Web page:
Poetry has lost its voice in the concrete jungle

2011-02-11 09:32

Circa 1999. It was a dingy spot in downtown ­Johannesburg.

It had two pool tables at the back and a bar running down the side.

The stage was small and the sound left much to be desired, but every Wednesday night, it played host to a group of people from different backgrounds, all excited about one thing: words.

Jungle Connection in Joburg’s Doornfontein was the first ­open-mic poetry venue I went to.

In the beginning, there would be 20 people in the room, all on the list to share their words.

Later, as it became a popular hang-out spot, poets would compete with guys playing pool at the back and those ordering drinks at the bar.

In addition to poets, comedians and rappers would come through.

It was the one place where you were given an opportunity to share your art, as long as you were there on time to get your name on the list.

It was at Jungle Connection that I first heard of David Kau and got to see Slikour and Shugasmakx from Skwatta Kamp.

Blk Sonshine also played there and Tumi (of Tumi & The Volume) was a ­regular with the collective P.E.R.M, which included Lebo Mashile.

It was a gentle, open space that ­provided an outlet for so many of us looking for places to share and ­engage.

More places followed, such as Bassline (in Melville), The Radium (in Orange Grove), 206 (Orange Grove), Cool Runnings (Melville) and Shivava Cafe (Newtown).

At some stage, I was attending three to four open-mics a week.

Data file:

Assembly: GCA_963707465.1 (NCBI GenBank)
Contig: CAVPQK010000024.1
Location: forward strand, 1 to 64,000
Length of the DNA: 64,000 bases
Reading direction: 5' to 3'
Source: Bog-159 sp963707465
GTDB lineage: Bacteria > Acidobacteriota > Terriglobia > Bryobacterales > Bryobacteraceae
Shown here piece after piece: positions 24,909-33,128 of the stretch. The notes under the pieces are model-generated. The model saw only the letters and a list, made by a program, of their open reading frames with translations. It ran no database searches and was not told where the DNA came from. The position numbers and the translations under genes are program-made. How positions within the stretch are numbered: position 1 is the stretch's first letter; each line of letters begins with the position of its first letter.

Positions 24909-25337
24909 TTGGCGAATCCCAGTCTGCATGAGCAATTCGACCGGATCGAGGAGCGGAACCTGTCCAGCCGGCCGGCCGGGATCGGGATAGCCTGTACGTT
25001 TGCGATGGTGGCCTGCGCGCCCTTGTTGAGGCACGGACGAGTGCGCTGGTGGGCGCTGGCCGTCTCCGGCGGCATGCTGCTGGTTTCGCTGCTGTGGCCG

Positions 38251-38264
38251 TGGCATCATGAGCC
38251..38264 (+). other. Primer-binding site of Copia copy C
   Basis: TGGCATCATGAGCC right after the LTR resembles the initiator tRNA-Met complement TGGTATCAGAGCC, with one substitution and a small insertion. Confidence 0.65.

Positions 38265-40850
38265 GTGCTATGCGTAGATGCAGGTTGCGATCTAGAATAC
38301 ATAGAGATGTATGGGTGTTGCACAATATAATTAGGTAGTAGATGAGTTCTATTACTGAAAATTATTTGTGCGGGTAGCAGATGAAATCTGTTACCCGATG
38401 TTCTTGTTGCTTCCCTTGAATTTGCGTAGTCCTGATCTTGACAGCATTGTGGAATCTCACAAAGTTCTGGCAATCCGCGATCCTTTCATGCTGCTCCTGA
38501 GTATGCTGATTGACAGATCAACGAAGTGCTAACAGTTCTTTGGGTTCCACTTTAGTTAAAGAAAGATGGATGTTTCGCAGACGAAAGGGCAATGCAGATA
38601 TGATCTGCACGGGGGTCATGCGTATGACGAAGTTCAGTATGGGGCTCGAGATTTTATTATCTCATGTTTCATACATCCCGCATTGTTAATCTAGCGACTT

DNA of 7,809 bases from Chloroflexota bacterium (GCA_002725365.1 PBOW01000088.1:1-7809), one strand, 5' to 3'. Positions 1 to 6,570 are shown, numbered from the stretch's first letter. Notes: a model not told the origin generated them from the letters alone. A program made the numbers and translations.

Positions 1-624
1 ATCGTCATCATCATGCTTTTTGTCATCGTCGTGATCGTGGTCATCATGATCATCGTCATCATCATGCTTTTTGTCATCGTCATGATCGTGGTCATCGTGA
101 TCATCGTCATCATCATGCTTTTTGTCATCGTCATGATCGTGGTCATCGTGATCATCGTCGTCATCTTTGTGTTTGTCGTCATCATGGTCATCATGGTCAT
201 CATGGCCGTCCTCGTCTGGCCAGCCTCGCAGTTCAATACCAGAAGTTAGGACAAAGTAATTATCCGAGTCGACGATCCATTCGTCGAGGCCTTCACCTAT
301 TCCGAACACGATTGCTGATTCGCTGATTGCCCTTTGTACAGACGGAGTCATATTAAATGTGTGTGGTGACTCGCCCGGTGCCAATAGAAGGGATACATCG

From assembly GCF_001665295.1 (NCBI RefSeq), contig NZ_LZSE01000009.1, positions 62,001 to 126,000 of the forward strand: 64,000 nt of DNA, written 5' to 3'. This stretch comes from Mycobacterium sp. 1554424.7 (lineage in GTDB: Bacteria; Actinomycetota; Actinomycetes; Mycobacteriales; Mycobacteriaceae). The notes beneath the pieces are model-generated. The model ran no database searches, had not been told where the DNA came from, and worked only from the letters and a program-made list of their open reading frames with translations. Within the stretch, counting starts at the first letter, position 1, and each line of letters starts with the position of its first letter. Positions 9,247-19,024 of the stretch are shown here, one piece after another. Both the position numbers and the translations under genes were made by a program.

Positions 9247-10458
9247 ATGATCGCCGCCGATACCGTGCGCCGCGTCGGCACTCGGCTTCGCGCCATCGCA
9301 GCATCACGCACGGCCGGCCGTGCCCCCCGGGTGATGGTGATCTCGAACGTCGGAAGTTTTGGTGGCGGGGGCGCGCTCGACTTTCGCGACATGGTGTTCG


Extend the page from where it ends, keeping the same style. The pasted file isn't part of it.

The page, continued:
Shows were popping up countrywide, and we were all finding our voices and our feet as writers and performers.

It was accessible and easy for anyone to get up on a stage and share their thoughts.

In some ways, this became the very problem that seems to have drained the scene over the past five years.

The committed and dedicated shifted their attention to individual careers as they jumped on the bandwagon in search of fame, without the understanding that, like everything, poetry is a craft that needs to be worked at.

Fewer shows started happening and fewer people were attending. At the same time, rappers and ­comedians started performing ­regularly, growing their careers.

Performance poetry is similar to comedy in that it doesn’t need much by way of equipment, etc.

A technical rider for a poet or comedian is generally a microphone and water to keep the throat lubricated.

Comedians seemed to come ­together to build the platforms, each one, in a way, contributing to the collective.
Poetry, on the other hand, seems to have lost this.

There are no platforms for the young poets to learn their craft and build solid foundations for their work.

» Baffoe is the editor of Destiny Man

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